Fixed Income

Why Fixed Income

Malaysia is among the most advanced countries in Asia in terms of the development and use of bonds to raise funds. It has the third largest bond market relative to GDP in Asia after Japan and South Korea, and is the largest in ASEAN in terms of absolute size.

Recently, most of the bonds issued in Malaysia have been predominantly Shariah compliant, with sukuk or Islamic bonds accounting for 56% of total Malaysian bonds outstanding, while conventional bonds accounted for 44% of total bonds outstanding as at 30th June 2017, reflecting the rise in demand for Islamic fixed income instruments. Malaysia is a global leader in sukuk issuance and has consistently maintained over 50% of the global sukuk market.

Source: Securities Commission Malaysia

 

As at first half of 2017, the fixed income market accounted for RM1.25 trillion or 40% of the total capital market value of RM3.09 trillion, with equities accounting for the remaining 60%. The GDP amounted to approximately 95% of Malaysia’s fixed income market, highlighting the depth and width of the market relative to the size of the economy.

The bond market continues to be a very important source of primary financing. As at end of 2016, primary market issuances amounted to RM86.7 billion, of which RM85.7 billion (or almost 99%) was raised in the corporate bond market, and the remaining RM1.0 billion was raised via new equity issuances including 11 Initial Public Offerings (IPOs).

Source: Securities Commission Malaysia, Bursa Malaysia, Bank Negara Malaysia

 

Foreign ownership of corporate bonds issued in Malaysia decreased marginally by 0.4% to RM215.6 billion at end-2016 from RM214.8 billion in 2015, accounting for 18.4% of total bonds outstanding. The biggest decline was between June and August last year as foreign investors trimmed 6.7% of their holdings in light of the depreciating ringgit. Nevertheless, foreign outflows were relatively well absorbed by strong domestic liquidity.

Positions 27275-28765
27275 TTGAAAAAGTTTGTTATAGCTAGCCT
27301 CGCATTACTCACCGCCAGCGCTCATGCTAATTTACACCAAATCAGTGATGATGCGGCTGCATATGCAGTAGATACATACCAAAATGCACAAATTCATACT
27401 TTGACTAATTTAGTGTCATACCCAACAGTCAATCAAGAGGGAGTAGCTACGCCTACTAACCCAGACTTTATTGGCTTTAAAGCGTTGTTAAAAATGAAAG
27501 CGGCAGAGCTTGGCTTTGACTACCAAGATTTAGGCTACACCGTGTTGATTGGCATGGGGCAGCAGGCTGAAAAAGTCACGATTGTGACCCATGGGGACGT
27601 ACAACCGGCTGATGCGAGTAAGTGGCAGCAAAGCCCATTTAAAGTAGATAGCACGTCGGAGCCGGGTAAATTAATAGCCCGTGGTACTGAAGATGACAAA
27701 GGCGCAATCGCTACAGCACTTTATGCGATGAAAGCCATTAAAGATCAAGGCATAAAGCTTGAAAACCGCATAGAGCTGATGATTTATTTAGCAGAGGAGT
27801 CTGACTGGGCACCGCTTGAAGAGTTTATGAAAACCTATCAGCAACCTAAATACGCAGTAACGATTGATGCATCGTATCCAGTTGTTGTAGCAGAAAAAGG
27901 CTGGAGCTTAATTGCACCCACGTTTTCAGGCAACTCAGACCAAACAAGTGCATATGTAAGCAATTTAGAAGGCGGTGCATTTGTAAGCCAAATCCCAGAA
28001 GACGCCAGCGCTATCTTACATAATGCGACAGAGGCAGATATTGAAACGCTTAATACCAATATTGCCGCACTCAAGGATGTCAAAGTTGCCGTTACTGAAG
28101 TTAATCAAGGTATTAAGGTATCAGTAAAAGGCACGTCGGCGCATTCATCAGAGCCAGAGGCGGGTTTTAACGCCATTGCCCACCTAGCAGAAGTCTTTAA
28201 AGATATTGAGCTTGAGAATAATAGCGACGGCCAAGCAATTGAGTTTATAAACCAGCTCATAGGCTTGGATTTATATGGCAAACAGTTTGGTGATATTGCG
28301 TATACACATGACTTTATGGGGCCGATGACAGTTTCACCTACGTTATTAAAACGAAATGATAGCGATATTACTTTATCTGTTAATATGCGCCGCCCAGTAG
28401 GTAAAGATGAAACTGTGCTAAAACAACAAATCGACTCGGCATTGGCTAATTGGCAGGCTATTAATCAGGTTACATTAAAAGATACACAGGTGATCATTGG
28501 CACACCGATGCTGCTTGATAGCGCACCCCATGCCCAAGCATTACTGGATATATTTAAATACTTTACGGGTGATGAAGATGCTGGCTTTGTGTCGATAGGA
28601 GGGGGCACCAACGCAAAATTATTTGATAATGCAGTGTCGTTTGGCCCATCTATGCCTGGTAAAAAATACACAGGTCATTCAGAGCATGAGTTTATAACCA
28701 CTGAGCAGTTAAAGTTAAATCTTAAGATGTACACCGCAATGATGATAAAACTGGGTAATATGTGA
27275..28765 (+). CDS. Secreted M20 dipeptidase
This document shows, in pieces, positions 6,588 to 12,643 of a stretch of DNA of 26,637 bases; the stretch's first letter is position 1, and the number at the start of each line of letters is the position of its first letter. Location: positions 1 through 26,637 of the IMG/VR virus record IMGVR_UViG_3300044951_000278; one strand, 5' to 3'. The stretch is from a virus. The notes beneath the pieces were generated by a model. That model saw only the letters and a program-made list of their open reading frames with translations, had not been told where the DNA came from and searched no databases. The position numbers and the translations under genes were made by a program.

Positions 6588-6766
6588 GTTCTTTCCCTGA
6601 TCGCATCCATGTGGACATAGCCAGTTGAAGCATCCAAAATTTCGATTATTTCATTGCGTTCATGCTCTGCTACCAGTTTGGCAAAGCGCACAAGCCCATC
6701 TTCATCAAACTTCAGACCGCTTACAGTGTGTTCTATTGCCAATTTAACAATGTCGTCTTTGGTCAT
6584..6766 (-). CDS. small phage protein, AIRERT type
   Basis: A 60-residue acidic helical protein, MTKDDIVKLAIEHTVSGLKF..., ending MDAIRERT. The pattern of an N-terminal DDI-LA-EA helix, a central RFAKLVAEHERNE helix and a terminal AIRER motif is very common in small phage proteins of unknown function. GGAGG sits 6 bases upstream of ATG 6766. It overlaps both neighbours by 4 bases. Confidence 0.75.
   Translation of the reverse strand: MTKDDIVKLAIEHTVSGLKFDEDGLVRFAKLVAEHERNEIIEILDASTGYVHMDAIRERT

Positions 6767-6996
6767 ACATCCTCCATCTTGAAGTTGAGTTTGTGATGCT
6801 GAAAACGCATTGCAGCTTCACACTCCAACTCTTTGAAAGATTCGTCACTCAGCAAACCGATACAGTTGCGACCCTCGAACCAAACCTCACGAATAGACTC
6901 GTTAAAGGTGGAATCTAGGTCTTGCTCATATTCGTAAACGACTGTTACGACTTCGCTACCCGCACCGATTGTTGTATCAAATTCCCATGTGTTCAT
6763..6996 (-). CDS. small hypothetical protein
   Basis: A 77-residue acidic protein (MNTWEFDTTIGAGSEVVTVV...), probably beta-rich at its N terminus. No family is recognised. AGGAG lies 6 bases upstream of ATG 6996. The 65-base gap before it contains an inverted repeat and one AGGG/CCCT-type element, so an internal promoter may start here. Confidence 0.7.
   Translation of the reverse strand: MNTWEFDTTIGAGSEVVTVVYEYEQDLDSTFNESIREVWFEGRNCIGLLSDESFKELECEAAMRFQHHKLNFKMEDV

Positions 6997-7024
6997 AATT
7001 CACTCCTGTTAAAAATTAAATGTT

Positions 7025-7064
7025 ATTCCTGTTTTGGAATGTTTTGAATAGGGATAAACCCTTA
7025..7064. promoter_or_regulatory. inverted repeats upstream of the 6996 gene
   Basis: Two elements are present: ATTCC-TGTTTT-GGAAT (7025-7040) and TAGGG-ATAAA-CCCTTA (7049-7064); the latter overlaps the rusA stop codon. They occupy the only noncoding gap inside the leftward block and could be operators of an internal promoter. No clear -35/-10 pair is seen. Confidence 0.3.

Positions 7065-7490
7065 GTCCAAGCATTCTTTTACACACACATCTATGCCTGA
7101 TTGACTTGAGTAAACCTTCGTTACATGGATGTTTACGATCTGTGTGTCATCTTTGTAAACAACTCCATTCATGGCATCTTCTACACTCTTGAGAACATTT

Notwithstanding outflows, foreign holdings in Malaysian Government Securities (MGS) remained stable, amounting to 47.1% of total MGS outstanding as at end 2016, reflecting investors’ long-term positive outlook on Malaysia.

Low and stable foreign ownership in corporate bonds offered relief to the market from the impact of global volatility and reversal of fund flows from emerging markets. Foreign ownership of corporate bonds was mainly concentrated on AAA papers ranging from mid to long-term tenures. The maturity profile of local corporate bond issuances shortened for the year due to higher demand for more liquid and shorter dated papers on the back of market volatility.

Prospects

The Malaysian fixed income market remains vibrant, supported by strong demand from a global pool of steadfast investors. According to Securities Commission Malaysia (SC) the bond market is an important source of funds as evidenced by the compounded annual growth rate of 10% over the last decade.

Malaysia has developed deep experience in structuring and raising funds in both the conventional and Islamic fixed income market, and is widely recognised as being the leading international marketplace for sukuk issuances.

Foreign companies, including well-known corporate names, have also demonstrated their confidence in the Malaysian fixed income market by choosing Malaysia as their preferred base for bond issuances. Examples include: Bank of Tokyo-Mitsubishi UFJ (which issued the first Japanese sukuk in Malaysia in 2014); and Turkiye Finans (which was the first Turkish lender to issue a sukuk in Malaysia in 2014).